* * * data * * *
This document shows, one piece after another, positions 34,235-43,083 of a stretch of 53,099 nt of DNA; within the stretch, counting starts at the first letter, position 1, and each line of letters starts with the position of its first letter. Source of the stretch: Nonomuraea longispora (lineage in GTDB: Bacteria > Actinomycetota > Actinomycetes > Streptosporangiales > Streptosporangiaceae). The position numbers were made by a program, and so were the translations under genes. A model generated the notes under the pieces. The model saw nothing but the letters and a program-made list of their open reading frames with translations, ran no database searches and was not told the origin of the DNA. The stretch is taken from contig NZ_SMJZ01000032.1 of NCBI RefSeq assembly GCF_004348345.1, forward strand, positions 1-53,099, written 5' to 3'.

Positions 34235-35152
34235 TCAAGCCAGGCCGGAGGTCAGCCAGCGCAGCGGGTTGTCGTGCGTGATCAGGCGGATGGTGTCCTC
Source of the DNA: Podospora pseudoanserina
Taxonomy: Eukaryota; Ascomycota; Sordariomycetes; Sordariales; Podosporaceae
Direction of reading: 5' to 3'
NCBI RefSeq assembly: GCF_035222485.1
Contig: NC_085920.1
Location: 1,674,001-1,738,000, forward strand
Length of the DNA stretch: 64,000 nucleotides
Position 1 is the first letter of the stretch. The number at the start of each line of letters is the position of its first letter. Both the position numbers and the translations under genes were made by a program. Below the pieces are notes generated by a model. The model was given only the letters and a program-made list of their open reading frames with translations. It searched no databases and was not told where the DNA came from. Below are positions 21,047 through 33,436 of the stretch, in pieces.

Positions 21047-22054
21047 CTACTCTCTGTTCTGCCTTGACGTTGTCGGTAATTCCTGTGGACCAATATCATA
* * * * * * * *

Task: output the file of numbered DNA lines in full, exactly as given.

This document shows, one piece after another, positions 34,235-43,083 of a stretch of 53,099 nt of DNA; within the stretch, counting starts at the first letter, position 1, and each line of letters starts with the position of its first letter. Source of the stretch: Nonomuraea longispora (lineage in GTDB: Bacteria > Actinomycetota > Actinomycetes > Streptosporangiales > Streptosporangiaceae). The position numbers were made by a program, and so were the translations under genes. A model generated the notes under the pieces. The model saw nothing but the letters and a program-made list of their open reading frames with translations, ran no database searches and was not told the origin of the DNA. The stretch is taken from contig NZ_SMJZ01000032.1 of NCBI RefSeq assembly GCF_004348345.1, forward strand, positions 1-53,099, written 5' to 3'.

Positions 34235-35152
34235 TCAAGCCAGGCCGGAGGTCAGCCAGCGCAGCGGGTTGTCGTGCGTGATCAGGCGGATGGTGTCCTC
Source of the DNA: Podospora pseudoanserina
Taxonomy: Eukaryota; Ascomycota; Sordariomycetes; Sordariales; Podosporaceae
Direction of reading: 5' to 3'
NCBI RefSeq assembly: GCF_035222485.1
Contig: NC_085920.1
Location: 1,674,001-1,738,000, forward strand
Length of the DNA stretch: 64,000 nucleotides
Position 1 is the first letter of the stretch. The number at the start of each line of letters is the position of its first letter. Both the position numbers and the translations under genes were made by a program. Below the pieces are notes generated by a model. The model was given only the letters and a program-made list of their open reading frames with translations. It searched no databases and was not told where the DNA came from. Below are positions 21,047 through 33,436 of the stretch, in pieces.

Positions 21047-22054
21047 CTACTCTCTGTTCTGCCTTGACGTTGTCGGTAATTCCTGTGGACCAATATCATA